The Liebster Award is given to up and coming bloggers with less than 200 bloggers who deserve recognition. Liebster is a German word which means sweetest, kindest, nicest, dearest, beloved, lovely, kind, pleasant, valued, cute, endearing and welcome. So this means my blog is loved, which I'm very happy about as I really enjoy writing it.

Award Rules:
1. Thank the blogger who nominated you and link back to them in your blog post.
2. Answer the 11 questions your nominator has posed for you.
3. Nominate bloggers who you think deserve The Liebster Award, and notify them.
4. Post 11 questions for your nominees to answer.
5. You cannot nominate your nominator!

11 Facts about the Yellow-Haired Reviewer:
1. I have a first class degree in Classical Civilisation (a fancy term for ancient history).
2. I have never dyed my hair.
3. I have been engaged since I was seventeen.
4. I am quite short at only 5 ft 3in.
5. But unfortunately, I cannot walk in heels!
6. I adore meat and would find it near-impossible to become a vegetarian.
7. I love beer - a Japanese brand called Asahi is my favourite.
8. I love languages and I speak French semi-fluently, and I know a little German, Japanese and Spanish. I can also read and write Latin and Ancient Greek.
9. I love books, and my top 5 favourite books at the moment are A Clockwork Orange by Anthony Burgess, Jane Eyre by Charlotte Bronte, Les Miserables by Victor Hugo, Great Expectations by Charles Dickens and Christine by Stephen King.
10. I also love films, and my top 5 favourites at the moment are Reservoir Dogs, Pulp Fiction, From Dusk till Dawn, An American Werewolf in London and The Dark Knight.
11. I can't stand to walk slowly.

Questions from my nominator:
1. What's your favourite colour and why?
Purple. I just like it; it suits me. It was a very prestigious colour in ancient Rome, reserved for the emperors or for triumphs. Most of my clothes are purple; I seem to gravitate towards it. I adore my purple converse.

2. If you could live anywhere in the world, where would you choose?
I don’t know, maybe in a lovely little cottage in Cornwall, right on the coast. I love quaint little English sea side places like this - plus, proper Cornish ice cream rocks! Either that or Japan, I have a huge interest in all things Japanese, it looks like such an interesting place, and I adore Japanese cuisine.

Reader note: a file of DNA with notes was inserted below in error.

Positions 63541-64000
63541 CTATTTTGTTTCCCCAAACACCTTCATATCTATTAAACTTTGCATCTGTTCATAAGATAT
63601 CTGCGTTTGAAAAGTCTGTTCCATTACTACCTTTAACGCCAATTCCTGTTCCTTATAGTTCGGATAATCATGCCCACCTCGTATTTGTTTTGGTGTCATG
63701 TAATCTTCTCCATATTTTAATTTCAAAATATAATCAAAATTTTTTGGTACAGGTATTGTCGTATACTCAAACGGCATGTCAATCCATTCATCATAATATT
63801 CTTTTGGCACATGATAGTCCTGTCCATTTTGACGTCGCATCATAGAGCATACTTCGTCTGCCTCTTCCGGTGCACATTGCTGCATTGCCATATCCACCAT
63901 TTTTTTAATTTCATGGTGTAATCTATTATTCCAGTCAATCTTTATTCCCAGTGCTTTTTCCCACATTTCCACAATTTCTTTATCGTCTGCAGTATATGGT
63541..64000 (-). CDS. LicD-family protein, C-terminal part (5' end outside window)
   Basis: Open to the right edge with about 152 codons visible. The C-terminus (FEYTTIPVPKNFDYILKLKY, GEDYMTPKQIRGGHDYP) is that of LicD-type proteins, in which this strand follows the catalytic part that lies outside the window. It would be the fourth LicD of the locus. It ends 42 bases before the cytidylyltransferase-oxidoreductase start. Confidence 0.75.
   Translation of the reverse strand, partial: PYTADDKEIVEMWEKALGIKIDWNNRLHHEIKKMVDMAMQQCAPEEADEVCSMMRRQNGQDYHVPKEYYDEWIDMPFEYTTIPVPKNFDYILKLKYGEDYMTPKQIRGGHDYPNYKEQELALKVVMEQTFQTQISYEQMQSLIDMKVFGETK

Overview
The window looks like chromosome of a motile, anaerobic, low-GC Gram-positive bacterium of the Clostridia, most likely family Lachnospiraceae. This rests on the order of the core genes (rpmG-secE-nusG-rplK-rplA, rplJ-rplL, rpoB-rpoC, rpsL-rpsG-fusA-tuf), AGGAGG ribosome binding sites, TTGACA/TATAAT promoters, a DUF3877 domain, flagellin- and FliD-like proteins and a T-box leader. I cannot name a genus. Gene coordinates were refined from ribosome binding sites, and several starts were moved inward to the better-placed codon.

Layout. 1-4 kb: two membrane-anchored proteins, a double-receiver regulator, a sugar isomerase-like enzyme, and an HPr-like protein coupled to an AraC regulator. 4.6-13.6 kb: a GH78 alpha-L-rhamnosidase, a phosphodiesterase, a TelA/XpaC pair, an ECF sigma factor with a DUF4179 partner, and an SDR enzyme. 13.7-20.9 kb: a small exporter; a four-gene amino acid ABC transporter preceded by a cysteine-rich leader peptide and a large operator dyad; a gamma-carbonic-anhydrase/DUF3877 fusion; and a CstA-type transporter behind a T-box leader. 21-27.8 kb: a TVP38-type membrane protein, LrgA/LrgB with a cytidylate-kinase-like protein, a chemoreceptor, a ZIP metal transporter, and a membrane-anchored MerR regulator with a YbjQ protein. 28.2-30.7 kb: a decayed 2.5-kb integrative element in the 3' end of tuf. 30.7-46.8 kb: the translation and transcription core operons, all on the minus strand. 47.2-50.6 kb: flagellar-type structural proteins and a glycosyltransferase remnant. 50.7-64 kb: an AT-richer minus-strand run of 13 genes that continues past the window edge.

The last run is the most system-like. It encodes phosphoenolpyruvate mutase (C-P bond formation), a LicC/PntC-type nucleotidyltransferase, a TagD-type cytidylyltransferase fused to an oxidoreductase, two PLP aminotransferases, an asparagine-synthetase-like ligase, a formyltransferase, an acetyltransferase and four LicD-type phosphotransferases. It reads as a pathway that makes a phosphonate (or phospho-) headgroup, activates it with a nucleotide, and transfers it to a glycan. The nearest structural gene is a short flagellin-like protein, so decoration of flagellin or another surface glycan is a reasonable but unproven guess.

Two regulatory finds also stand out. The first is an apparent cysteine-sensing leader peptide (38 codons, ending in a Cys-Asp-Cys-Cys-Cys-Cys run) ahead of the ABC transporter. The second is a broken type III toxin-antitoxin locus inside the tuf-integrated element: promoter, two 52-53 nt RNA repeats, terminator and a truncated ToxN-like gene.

3. What was your childhood dream career?
I had lots (inventor, actress, even a mermaid at one point) but one that always stuck with me was to be an author.

4. Are you an idealist or a realist?
Realist. I’m far too pessimistic to be an idealist.

5. What do you like to do on a rainy day?
Snuggle up on the couch with a good book and some sort of tasty beverage.

6. Besides reading and reviewing books, what else occupies your time?
My postgrad degree.

7. What blogs do you like to stalk?
I frequent Musings of a Muse, Temptalia, Book Hollow, Nekomentsu and She Reads Novels.

8. Who is your favourite historical figure and why?
Augustus Caesar. He was so intelligent and completely transformed Rome.

9. Would you rather live in a mansion, apartment, shack or house?
A house.

10. Who is your favourite cartoon character?
Stewie Griffin from Family Guy.

11. Lastly, what's up? 
Nothing much, I’m just very happy to have been given the Liebster Award!

 11 questions for my nominees to answer:

1. What is your favourite book(s)?
2. If you could meet any character from any book, who would you choose to meet?
3. If you could invite any 5 famous people (dead or alive) to a dinner party, who would you invite?
4. If you could travel back in time to any time period, where / when would you go to?
5. Why did you start blogging?
6. Do you prefer books or e-readers?
7. What is your favourite cuisine?
8. If you won the lottery, what would you spend the money on?
9. If you could live in any country in the world, where would you most like to live?
10. What is your favourite film?
11. What is your favourite animal?  
My nominees:

Book Hollow at My Paranormal Book Reviews
Kayleigh at Kazzii Love Beauty